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  • 2018 American Heart Health Focus: Heart Disease in Younger Adults
    02/27/2018

    2018 American Heart Health Focus: Heart Disease in Younger Adults

    A disturbing trend among youngish adults in the U.S. is the increased number of deaths resulting from heart disease. More and more adults between the ages of 35-64 are developing fatal heart disease or increasing their risk factors. Because of this alarming truth, Million Hearts declared it the focus for 2018’s American Heart Month.

    Heart disease and cardiac deaths are so common among older citizens that Americans tend to treat them as unavoidable and commonplace. But what about when a 35 or 40-year-old is suddenly diagnosed with coronary artery disease (CAD)? Although risk of CAD may increase with age, it isn’t unheard of in younger men. Studies show that coronary artery disease causes 80 percent of the heart attacks in young adults. Young adults and Americans in general need to take back control of their heart health. Through easy lifestyle changes and management of preexisting conditions, people of all ages can help reduce their risk for heart disease.

    Get Active

    One of the most important and increasingly ignored risk factors for heart disease and atherosclerosis (clogged arteries) is physical inactivity. Too many adults in their 30s and 40s are not making the time to exercise, usually due to work and family commitments. However, the CDC recommends getting at least 150 minutes of moderate exercise or 75 minutes of intense exercise each week for basic health benefits. After sitting at a desk all day in the office, it is crucial for people to get up and work their muscles.

    Make Healthy Eating Habits

    Maintaining a balanced diet is something we are all told as children and know is essential to our health. Unfortunately, the booming fast food industry and abundance of processed foods in grocery stores have made convenience trump nutrition. Especially after working a long day, most Americans do not want to come home and cook an elaborate, healthy meal making sure all of the food groups are present. Luckily, there are simple ways to develop a healthier eating habit. Staying away from processed food, foods high in sodium or trans-fat, and incorporating more fruits, vegetables, whole grains, and lean meats. Grocery delivery apps such as Instacart or Postmates are available in many cities and are a very convenient way to get healthy food brought straight to your home.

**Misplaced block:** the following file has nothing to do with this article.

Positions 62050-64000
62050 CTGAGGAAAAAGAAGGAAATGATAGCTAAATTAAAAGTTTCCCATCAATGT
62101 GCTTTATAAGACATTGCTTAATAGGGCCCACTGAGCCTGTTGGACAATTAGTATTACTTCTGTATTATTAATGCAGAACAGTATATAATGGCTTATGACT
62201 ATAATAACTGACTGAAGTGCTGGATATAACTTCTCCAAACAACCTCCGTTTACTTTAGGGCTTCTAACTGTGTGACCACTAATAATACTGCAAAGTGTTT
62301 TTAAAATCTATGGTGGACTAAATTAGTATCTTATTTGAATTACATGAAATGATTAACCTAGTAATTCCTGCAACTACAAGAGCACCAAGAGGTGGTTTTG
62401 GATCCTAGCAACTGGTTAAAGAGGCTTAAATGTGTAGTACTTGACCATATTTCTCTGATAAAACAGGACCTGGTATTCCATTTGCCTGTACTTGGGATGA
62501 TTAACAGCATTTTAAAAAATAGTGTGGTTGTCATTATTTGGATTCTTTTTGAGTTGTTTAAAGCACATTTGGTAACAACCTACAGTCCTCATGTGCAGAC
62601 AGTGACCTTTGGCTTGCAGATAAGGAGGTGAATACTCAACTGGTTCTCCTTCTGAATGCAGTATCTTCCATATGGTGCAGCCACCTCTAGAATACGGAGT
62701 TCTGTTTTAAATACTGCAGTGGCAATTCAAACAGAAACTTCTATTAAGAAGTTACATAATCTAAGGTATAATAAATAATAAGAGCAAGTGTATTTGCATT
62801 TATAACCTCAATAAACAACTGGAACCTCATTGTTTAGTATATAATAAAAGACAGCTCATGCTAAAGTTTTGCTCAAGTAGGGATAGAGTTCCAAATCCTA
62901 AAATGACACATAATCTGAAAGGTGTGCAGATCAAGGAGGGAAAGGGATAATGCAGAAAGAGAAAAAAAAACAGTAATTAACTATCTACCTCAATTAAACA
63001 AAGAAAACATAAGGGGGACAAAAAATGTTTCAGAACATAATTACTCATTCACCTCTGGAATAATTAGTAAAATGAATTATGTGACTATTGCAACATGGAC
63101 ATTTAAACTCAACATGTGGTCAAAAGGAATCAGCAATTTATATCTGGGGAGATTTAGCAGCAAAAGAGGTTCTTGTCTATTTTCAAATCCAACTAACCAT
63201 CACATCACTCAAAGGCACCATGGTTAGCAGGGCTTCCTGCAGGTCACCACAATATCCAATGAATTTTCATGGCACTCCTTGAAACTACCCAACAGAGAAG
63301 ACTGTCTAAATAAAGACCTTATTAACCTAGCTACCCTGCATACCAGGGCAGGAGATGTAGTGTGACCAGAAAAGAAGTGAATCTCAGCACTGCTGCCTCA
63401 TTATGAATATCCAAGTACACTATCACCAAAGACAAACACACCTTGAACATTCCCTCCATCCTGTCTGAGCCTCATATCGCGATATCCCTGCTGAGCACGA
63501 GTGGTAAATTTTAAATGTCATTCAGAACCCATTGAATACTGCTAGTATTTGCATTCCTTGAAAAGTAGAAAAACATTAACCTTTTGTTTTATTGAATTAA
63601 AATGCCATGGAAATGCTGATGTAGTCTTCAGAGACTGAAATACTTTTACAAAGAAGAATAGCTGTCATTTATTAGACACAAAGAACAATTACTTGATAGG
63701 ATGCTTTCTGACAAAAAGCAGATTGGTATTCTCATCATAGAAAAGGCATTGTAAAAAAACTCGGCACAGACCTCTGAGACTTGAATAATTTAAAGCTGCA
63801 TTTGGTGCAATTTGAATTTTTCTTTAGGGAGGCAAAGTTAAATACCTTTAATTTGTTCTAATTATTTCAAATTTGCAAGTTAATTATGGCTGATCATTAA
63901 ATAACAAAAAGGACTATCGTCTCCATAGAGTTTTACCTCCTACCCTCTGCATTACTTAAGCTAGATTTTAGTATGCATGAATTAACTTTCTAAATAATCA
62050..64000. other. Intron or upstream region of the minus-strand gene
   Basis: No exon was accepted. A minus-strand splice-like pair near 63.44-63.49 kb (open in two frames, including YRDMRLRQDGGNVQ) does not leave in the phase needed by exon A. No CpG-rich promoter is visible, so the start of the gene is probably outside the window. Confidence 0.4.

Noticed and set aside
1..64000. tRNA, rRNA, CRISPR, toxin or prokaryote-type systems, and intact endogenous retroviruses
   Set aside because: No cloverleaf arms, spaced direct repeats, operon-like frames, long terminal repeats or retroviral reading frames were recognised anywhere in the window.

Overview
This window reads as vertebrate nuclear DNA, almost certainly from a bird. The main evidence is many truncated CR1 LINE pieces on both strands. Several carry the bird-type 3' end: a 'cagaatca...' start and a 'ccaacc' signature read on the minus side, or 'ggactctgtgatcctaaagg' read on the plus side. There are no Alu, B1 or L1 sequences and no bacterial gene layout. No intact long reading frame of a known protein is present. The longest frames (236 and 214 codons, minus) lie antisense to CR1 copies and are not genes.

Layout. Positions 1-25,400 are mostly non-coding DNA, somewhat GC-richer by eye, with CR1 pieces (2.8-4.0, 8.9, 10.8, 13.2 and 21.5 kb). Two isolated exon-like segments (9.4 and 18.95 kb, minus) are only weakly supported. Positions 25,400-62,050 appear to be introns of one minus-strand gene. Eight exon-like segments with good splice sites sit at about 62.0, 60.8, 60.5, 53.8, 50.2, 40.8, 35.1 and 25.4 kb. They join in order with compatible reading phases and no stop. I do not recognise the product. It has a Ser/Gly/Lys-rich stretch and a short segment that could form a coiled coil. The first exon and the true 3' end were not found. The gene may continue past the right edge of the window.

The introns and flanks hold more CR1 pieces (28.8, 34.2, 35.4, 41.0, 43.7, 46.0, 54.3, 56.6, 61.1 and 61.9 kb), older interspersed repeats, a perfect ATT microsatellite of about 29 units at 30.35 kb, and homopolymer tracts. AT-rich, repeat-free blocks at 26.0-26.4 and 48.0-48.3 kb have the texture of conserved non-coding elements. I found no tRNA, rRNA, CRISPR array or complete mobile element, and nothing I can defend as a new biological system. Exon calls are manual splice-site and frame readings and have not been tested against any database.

Quit Smoking

    Young adults are constantly warned about the dangers of smoking and using tobacco products, and yet millions of Americans still take the risk. Smoking has been proven to be the most powerful contributing factor to atherosclerosis, and this does not exclude second-hand smoking. Long-term exposure to second-hand smoke can cause detrimental harm to a person’s arteries and lungs. There are numerous smoking cessation treatments available, such as medication, patches, gum, and inhalers. Medications like Chantix have been quite successful for some people, but the most effective way to quit smoking is by combining a nicotine replacement therapy with emotional support from friends or family.

    Know Your Numbers

    Blood pressure levels are not the only numbers you need to keep track of to stay clear of heart disease. High cholesterol is also a major risk factor and is not something you can put off worrying about until you are old. Get regular physicals and make you’re your doctor checks your blood pressure and cholesterol levels each time. To calculate your heart age based on BMI, click here.

    Stick to the Script.

    Even for those who have a family history of heart disease or pre-existing medical conditions can keep their heart health under control if they properly manage their medications. Establishing a routine and taking your prescriptions at the same time each day can help you stay on track. Taking medicine when you feel fine may be tough, but listening to your doctor and taking your pills is the best way to avoid a health catastrophe.

    For more information about avoiding heart disease and lowering your risk factors, call us at 770-962-0399, or visit us online today.

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